Kay Cockerill eagerly looks forward to working the U.S. Women’s Amateur Championship every August as part of Golf Channel’s broadcasting team. It’s a chance for the former LPGA Tour player-turned-announcer to get an up-close-and-personal look at some of the fledgling talent in the women’s game as they perform under intense pressure.
But forgive Cockerill if she appears a little more giddy than usual when she arrives to work the 2011 Women’s Amateur at Rhode Island Country Club in Barrington, where 24 years ago she claimed the second of her back-to back Women’s Amateur titles. It also was Cockerill’s final amateur triumph before turning professional later that fall.
It was such an idyllic week, said Cockerill, one of 11 players to successfully defend the Women’s Amateur title. I instantly loved that golf course. There was no trickery. It was just a delightful seaside course.
I haven’t been out there in more than 10 years. I’m hoping to have a refresher before I commentate on it. I’m not one of those people who can remember every single shot from every hole that I have played.
A Northern California native from Los Gatos, Cockerill claimed her first U.S. Women’s Amateur title in her backyard, at Pasatiempo Golf Club in Santa Cruz. Already a standout at UCLA, where she had become an All-American after initially walking on to the women’s golf team, Cockerill’s national breakthrough came at the 1986 Women’s Amateur. In the 36-hole final, she defeated Northern California rival Kathleen McCarthy by a whopping 9-and-7 margin. That victory landed Cockerill a spot on the USA Women’s World Amateur Team that finished third in Venezuela, four strokes behind champion Spain.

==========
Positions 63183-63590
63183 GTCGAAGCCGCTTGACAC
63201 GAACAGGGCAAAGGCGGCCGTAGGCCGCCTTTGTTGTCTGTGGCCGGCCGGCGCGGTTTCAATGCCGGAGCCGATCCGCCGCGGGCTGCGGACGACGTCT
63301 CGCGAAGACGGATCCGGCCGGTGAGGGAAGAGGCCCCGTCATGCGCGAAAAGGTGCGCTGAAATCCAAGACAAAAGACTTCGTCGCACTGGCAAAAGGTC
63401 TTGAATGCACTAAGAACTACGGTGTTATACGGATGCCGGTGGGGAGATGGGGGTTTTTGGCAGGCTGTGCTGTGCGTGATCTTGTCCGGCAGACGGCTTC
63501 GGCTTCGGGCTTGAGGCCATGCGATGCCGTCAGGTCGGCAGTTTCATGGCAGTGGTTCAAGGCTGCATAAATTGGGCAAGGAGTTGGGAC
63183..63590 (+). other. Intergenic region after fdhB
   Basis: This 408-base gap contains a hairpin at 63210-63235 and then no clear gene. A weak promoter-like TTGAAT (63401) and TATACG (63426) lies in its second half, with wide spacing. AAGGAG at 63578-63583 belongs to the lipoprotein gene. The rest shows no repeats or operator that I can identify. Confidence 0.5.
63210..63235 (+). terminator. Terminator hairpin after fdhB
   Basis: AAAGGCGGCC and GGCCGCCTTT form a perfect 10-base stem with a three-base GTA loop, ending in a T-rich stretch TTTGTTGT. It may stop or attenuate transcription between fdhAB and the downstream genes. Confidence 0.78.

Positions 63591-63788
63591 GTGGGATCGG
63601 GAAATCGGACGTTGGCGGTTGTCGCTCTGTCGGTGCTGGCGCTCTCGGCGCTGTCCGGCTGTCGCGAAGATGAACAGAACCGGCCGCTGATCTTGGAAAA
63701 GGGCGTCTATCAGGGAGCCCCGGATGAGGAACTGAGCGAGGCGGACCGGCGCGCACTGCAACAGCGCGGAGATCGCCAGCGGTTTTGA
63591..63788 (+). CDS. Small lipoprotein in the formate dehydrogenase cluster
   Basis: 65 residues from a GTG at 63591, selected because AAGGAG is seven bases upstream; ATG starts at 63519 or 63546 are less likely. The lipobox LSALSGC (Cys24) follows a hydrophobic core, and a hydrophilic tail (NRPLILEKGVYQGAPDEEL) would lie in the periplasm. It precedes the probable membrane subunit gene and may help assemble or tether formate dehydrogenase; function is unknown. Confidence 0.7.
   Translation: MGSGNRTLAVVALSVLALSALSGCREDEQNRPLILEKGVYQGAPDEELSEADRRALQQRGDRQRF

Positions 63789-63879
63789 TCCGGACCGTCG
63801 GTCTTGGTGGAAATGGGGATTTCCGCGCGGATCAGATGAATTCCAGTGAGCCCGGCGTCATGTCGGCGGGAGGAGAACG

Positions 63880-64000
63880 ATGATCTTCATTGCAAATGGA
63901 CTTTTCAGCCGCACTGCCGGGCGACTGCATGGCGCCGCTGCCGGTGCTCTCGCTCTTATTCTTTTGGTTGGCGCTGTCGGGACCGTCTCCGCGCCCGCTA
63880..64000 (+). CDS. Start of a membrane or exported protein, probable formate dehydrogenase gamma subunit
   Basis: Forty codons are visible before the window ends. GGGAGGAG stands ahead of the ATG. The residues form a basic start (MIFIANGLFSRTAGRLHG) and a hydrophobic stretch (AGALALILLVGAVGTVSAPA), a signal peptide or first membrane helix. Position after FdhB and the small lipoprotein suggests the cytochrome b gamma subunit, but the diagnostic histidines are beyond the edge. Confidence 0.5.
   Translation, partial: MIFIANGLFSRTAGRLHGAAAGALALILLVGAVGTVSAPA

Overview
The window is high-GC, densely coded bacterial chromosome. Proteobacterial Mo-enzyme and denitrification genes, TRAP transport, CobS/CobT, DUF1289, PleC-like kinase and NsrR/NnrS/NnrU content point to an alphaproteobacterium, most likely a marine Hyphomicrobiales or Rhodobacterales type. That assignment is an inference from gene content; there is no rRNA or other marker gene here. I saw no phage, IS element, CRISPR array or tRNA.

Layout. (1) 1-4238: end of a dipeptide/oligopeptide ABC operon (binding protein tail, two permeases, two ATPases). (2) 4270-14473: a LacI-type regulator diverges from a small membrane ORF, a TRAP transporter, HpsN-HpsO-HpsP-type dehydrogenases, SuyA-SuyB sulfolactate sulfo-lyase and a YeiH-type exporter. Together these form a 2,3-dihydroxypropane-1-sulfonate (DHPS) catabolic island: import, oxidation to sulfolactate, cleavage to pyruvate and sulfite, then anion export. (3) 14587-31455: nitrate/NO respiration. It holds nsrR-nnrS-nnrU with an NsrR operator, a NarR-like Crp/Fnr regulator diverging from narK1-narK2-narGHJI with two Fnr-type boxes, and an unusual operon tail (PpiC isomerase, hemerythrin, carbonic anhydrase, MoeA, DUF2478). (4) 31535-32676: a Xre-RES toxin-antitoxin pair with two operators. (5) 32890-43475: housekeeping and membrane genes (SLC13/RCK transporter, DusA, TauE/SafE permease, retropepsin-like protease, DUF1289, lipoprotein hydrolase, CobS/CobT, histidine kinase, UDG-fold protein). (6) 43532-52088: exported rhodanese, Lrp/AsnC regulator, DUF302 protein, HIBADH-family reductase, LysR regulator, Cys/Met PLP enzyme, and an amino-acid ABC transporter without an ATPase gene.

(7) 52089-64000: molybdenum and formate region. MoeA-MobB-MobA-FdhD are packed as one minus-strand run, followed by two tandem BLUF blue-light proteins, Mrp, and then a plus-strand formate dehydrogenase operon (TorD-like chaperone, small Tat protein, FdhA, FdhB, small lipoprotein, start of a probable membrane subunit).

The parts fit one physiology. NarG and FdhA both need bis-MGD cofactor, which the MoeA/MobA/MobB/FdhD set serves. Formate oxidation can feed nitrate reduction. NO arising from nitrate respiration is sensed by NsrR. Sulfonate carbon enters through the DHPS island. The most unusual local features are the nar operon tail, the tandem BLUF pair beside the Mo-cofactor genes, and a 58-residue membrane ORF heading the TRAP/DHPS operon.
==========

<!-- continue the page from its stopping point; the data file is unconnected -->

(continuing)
I think I had such an advantage having played so Pasatiempo so much, said Cockerill of the Alister Mackenzie design. I was commanding on the greens. I was so confident on where to hit the ball and managed myself off the course really well. My opponents would always get frustrated. I beat them on the greens for the most part. And Pasatiempo was perfect for my game. It was a tight, shorter golf course. I wasn’t a particularly long player, but accurate. It was really ideal.
Cockerill, who had completed her college eligibility in the spring, used the ensuing year to finish up her degree at UCLA. She also delayed turning pro to have an opportunity to defend her Women’s Amateur title.
But she never felt any pressure in the days leading up to the 1987 event. It was a confident Cockerill who showed up to defend on the classic Donald Ross layout.
I felt like I had nothing to lose, said Cockerill. Everybody had to beat me. I felt like I had a 1- or 2-up advantage on the first tee. I had that kind of confidence.
Cockerill easily qualified for match play with a 36-hole total of 150 and had no problems with her first-round opponent, Michelle Michonowicz of Oakmont, Pa., 3 and 2. But in round two that afternoon, she was taken to the 18th hole by Brenda Corrie of the Dominican Republic before prevailing, 1 up.
On Thursday morning, Cockerill had another tough 1-up win against Michele Lyford of Redlands, Calif., to set up an afternoon quarterfinal encounter against longtime nemesis Carol Semple Thompson of Sewickley, Pa.